Cherokee State Park
Proposed in 1946 & opened in 1951, the only state park in Kentucky developed for African Americans. Closed by 1964. after Gov. Combs 1963 Exec. Order ended segregation in public facilities. 300 acres, beach, rental cottages, kitchen & dining hall, & picnic area. 2000 attended opening. Black families near and far vacationed here.
Known as the state park for Kentucky's "Negro" citizens, Cherokee Park was a product of "Jim Crow" segregation. Built when African Americans fought to integrate recreation facilities in Louisville and other parts of Kentucky. Some thought park overdue. Others thought Cherokee an obstacle to full equality.
Erected 2010 by Kentucky Department of Highways & Kentucky Historical Society. (Marker Number 2320.)
Topics and series. This historical marker is listed in these topic lists: African Americans • Entertainment. In addition, it is included in the Kentucky Historical Society series list. A significant historical year for this entry is 1946.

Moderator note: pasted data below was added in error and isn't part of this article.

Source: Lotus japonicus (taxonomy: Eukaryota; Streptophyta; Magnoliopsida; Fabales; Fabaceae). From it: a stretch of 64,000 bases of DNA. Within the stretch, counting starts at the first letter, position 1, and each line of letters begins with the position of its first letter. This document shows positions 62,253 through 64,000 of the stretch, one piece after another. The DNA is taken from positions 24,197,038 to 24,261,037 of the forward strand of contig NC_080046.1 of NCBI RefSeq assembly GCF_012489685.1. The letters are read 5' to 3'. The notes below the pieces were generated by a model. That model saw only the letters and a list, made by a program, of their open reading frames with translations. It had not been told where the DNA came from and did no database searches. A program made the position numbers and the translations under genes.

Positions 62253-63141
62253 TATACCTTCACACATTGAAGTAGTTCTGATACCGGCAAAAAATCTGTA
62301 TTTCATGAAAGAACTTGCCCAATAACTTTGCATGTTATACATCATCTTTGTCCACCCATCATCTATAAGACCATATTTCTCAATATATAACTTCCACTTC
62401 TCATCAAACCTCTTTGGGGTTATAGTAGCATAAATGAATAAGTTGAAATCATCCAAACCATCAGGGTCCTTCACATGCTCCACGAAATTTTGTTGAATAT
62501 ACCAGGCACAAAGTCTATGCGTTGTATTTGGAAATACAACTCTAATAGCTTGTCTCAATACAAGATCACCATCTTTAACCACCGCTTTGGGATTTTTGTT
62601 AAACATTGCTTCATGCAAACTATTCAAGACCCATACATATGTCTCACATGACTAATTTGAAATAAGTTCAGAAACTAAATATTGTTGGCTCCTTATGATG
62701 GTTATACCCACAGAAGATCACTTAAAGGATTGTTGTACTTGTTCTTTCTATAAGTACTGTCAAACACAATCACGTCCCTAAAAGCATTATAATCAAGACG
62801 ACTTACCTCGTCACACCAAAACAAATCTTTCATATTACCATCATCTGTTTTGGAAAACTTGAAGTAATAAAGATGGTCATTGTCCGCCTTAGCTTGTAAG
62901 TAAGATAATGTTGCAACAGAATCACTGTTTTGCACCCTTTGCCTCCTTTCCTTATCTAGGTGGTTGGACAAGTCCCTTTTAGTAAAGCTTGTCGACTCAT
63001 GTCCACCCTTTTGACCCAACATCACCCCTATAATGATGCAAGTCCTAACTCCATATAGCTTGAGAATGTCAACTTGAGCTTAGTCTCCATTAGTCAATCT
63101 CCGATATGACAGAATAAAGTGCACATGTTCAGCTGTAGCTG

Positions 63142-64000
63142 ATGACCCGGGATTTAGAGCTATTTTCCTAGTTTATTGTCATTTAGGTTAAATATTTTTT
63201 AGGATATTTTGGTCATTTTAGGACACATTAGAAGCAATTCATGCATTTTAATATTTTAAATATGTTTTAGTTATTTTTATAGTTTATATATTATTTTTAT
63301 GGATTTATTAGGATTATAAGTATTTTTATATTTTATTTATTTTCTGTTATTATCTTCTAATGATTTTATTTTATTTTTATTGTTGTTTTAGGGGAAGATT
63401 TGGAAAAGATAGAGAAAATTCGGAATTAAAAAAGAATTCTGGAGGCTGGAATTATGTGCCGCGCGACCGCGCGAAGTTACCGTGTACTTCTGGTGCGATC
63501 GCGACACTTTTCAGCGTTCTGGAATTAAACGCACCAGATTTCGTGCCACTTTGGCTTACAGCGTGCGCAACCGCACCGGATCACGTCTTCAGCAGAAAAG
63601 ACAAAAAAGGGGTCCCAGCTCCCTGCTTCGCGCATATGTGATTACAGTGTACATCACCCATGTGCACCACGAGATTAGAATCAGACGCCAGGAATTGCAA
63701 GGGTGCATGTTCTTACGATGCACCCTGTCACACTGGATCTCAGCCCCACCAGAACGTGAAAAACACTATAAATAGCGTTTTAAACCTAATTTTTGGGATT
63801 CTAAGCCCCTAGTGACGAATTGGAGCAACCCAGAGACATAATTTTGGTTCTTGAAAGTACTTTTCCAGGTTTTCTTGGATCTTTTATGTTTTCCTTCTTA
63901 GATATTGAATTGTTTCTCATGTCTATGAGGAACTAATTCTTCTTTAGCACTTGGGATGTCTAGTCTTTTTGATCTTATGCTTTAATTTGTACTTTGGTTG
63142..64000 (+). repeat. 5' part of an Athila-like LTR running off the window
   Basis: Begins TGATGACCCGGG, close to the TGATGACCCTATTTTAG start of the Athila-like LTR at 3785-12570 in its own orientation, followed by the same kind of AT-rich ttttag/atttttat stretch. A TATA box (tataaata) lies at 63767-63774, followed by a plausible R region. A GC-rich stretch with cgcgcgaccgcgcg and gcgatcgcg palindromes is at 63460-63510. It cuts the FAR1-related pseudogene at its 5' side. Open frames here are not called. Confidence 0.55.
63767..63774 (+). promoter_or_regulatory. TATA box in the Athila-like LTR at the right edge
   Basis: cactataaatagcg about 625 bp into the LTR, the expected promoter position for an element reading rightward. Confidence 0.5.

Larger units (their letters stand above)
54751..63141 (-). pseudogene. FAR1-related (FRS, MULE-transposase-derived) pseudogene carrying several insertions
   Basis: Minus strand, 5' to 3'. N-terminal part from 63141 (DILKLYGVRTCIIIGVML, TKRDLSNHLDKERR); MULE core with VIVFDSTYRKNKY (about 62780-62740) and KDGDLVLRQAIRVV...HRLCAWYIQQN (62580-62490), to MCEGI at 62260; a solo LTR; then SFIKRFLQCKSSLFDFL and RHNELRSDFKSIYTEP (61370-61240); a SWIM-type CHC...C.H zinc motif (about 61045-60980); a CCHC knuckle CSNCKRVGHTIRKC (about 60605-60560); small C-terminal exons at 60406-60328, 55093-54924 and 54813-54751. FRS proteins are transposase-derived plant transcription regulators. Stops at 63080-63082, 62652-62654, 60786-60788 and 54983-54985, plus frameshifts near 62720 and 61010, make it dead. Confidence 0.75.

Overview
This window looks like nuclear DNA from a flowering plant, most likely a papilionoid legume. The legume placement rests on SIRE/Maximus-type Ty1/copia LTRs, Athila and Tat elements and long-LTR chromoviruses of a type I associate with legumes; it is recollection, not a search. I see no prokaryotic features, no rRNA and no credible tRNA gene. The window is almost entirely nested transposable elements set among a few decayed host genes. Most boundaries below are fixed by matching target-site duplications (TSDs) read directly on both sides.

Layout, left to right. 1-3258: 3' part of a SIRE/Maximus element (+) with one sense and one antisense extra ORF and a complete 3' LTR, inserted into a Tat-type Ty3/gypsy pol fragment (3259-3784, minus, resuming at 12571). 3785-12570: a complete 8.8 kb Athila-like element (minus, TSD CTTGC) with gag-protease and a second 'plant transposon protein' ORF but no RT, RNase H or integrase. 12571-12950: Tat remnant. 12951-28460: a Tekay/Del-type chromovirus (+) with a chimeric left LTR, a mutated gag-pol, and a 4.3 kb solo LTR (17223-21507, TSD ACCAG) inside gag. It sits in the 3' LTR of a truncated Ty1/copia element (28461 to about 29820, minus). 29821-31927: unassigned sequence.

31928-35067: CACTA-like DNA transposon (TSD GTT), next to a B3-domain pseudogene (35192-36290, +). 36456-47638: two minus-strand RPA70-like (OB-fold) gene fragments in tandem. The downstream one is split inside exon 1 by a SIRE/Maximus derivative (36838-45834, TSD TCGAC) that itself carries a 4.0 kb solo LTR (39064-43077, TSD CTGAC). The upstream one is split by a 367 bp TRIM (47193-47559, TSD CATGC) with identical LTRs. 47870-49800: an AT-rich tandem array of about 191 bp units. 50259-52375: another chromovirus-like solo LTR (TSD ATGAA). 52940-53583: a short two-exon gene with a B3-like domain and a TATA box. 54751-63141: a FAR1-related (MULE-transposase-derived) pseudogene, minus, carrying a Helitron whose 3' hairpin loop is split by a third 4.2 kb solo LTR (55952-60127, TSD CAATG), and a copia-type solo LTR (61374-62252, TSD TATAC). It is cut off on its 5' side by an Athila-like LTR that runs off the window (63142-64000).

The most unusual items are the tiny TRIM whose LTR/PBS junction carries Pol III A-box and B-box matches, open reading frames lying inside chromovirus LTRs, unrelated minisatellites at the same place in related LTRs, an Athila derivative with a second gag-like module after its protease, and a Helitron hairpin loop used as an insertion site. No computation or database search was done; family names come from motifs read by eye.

Location. 36° 46.399′ N, 88° 8.353′ W.
Other nearby markers. At least 8 other markers are within 9 miles of this marker, measured as the crow flies. Jackson Purchase (approx. half a mile away); Civil War Sniper (approx. 3˝ miles away); Golden Pond (approx. 6.4 miles away); St. Joseph's Parish (approx. 6.4 miles away); Inundated Site (approx. 7.6 miles away); Drummer Boy at 7 (approx. 8.4 miles away); Laura Furnace / Iron Made in Kentucky (approx. 8.4 miles away); Wadesboro (approx. 9 miles away).
Credits. This page was last revised on September 14, 2018. It was originally submitted on July 21, 2017, by Michael Manning of Woodlawn, Tennessee. This page has been viewed 226 times since then and 12 times this year. Photos: 1, 2. submitted on July 21, 2017, by Michael Manning of Woodlawn, Tennessee. 3. submitted on September 13, 2018, by Mark Hilton of Montgomery, Alabama. • Bill Pfingsten was the editor who published this page.